Note: Not at the old Poker1 site. A version of this entry was first published in the London Telegraph in 2005.
Historical note: The following explanatory note didn’t appear in the series, but was sent with each column as submitted.
Doyle “Texas Dolly” Brunson stands unchallenged as the most celebrated poker player who ever lived. In 2005, at age 72, he won an unprecedented 10th championship gold bracelet at the World Series of Poker. He is among the few living members of the Poker Hall of Fame, and his books are the bibles for poker professionals.. Through www.poker1.com and www.doylesroom.com, Brunson has teamed with Mike Caro, today’s premiere poker educator, to offer a free learning experience to players worldwide. This column is founded on those collaborative teachings.
The size of wagers at a poker game aren’t just governed by the rules; they’re also governed by common sense.
There are two main styles of wagering at poker: limit and no-limit. In a limit game, the amount of money you can bet at any moment is determined in advance. In rare instances, you might be required to bet within a range. In a smaller home game, it could be from $1 to $10. But, more usually, the bet is always a single fixed amount, like $1,000 in a larger game. Normally, that amount will double to make all bets and raises exactly $2,000 on the later rounds of betting, such as on the fourth and fifth community cards (known as the turn and river) in hold ’em.
When you play in a limit game, the pot tends to build one wager at a time until it is quite substantial in terms of what it costs to bet, call, or raise later in the hand. For instance, in a $1,000 limit game with doubled bets on the final wagering rounds, it would be common to find yourself deciding whether to make a final $2,000 call with $16,000 in the pot. In these cases, professional players talk about “pot odds.” This means you weigh the cost of your call against the total you could win. In this case, it’s 8-to-1 ($16,000 to $2,000). That means if you called similar pots nine times and won only once, you’d break even, losing $16,000 over eight tries and winning $16,000 once.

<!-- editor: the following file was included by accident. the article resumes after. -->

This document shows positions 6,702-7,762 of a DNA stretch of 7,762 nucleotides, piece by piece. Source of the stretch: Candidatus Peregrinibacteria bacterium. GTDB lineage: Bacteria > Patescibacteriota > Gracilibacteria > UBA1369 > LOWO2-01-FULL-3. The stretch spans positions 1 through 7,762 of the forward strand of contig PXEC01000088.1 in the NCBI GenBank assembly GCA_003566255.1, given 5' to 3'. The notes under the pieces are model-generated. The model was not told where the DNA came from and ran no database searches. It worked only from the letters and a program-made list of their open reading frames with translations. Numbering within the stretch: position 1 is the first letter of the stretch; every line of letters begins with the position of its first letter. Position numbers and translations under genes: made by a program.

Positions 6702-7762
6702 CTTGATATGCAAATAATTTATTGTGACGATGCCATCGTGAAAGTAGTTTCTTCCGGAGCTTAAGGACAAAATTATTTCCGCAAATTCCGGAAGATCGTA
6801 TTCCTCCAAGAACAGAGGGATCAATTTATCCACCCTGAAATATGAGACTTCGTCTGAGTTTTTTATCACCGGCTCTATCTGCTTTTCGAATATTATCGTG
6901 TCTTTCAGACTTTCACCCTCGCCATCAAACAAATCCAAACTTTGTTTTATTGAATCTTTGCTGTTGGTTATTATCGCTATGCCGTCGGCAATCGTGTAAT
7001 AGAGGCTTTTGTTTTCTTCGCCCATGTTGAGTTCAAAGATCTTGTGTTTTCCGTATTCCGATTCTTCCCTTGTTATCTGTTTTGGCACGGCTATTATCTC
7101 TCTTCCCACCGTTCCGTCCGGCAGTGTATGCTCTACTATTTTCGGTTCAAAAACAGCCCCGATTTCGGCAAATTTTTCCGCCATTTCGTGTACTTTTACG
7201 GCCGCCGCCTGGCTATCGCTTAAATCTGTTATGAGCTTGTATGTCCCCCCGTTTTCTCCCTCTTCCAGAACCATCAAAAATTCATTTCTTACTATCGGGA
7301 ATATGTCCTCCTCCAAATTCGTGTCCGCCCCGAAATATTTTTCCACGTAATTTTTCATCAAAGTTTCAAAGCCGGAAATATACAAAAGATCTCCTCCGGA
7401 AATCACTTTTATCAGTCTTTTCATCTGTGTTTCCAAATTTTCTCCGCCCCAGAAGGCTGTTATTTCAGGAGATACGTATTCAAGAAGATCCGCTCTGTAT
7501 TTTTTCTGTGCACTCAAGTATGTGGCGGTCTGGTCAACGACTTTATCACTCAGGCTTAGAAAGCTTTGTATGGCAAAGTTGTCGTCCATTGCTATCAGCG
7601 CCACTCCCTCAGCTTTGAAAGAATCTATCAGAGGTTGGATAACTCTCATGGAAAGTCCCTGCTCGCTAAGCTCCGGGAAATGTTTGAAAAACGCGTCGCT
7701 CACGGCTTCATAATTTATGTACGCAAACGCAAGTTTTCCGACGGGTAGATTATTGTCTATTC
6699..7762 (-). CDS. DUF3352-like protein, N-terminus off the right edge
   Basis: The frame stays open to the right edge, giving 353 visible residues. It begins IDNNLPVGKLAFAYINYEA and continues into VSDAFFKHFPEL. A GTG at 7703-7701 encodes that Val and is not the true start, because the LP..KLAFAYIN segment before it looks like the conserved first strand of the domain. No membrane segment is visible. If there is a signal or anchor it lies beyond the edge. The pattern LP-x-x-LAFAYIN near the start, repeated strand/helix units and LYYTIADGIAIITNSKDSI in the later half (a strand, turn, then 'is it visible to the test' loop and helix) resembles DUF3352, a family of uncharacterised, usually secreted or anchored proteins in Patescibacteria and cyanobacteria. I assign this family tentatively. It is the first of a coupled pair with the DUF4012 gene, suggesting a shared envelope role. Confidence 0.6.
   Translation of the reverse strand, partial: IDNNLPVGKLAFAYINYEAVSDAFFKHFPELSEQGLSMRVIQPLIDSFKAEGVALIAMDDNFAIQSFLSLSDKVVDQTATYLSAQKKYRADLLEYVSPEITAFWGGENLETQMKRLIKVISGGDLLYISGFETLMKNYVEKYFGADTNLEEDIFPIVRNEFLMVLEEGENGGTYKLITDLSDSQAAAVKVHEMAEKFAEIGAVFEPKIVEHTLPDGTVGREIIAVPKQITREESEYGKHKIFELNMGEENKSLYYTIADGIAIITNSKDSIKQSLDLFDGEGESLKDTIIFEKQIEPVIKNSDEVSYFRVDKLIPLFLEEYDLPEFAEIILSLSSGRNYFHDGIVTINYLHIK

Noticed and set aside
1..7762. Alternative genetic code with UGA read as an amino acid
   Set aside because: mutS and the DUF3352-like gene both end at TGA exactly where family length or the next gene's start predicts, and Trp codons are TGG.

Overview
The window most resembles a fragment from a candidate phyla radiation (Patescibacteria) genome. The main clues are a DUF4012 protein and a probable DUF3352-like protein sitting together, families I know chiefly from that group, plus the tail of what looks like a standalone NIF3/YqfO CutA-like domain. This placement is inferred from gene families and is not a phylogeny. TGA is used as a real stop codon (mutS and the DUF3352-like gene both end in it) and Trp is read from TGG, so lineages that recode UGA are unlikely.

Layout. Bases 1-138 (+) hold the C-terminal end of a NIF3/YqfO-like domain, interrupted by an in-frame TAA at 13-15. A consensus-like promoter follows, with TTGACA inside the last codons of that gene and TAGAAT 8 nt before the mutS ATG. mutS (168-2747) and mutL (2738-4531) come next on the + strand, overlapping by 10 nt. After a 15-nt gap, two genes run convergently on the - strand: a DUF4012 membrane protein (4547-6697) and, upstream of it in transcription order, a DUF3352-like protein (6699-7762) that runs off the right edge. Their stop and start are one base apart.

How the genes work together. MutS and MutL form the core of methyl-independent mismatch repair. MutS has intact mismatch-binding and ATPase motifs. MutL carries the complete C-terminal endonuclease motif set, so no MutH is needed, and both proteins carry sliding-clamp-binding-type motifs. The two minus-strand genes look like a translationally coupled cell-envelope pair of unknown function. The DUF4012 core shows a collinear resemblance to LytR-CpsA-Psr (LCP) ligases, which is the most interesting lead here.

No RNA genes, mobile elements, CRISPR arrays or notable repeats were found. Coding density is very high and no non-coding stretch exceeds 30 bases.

Similarly inexpensive calling opportunities seldom happen in no-limit games. You will seldom see such a tiny assault on a $16,000 pot. More reasonably, you’d face a bet of $10,000 to $100,000. The larger the wager, the less appetizing the call. That’s why I’ve always preferred no-limit. You can raise a man practically out of his skin and see him turn white.
But people make a wrong assumption about no-limit poker. The think that “limit” means comfortable and “no-limit” means uncomfortable. It’s easy to understand that the size of a $1,000 limit game 100 times as large as a $10 limit game, But the same idea governs a no-limit game. It doesn’t matter whether you put $1 million on the table, if the starting mandatory blind bets are only $1 and $2, it means the game is small (only $3 in the pot to start) and everyday logic should determine that most wagering should be in relation to those blinds. Pots of $20 to $100 should be quite usual. The larger those starting blinds, the larger the no-limit game.
Years ago I wrote about seeing a kid with only $1,000 to his name decline to sit in a small no-limit game, opting instead for a $30/$60 limit table. He was unlucky and got broke 20 minutes later.
On his humiliating walk through the cardroom toward the exit, his girlfriend tugged on his sleeve and asked why he hadn’t chosen the other table.
He responded, “That’s no-limit. I couldn’t afford it.”
You simply can’t play poker for profit with a misconception like that. You need to understand that it’s how much exists in the pot before the action begins that determines the size of a game. And before you take a seat, look at the price tag. — DB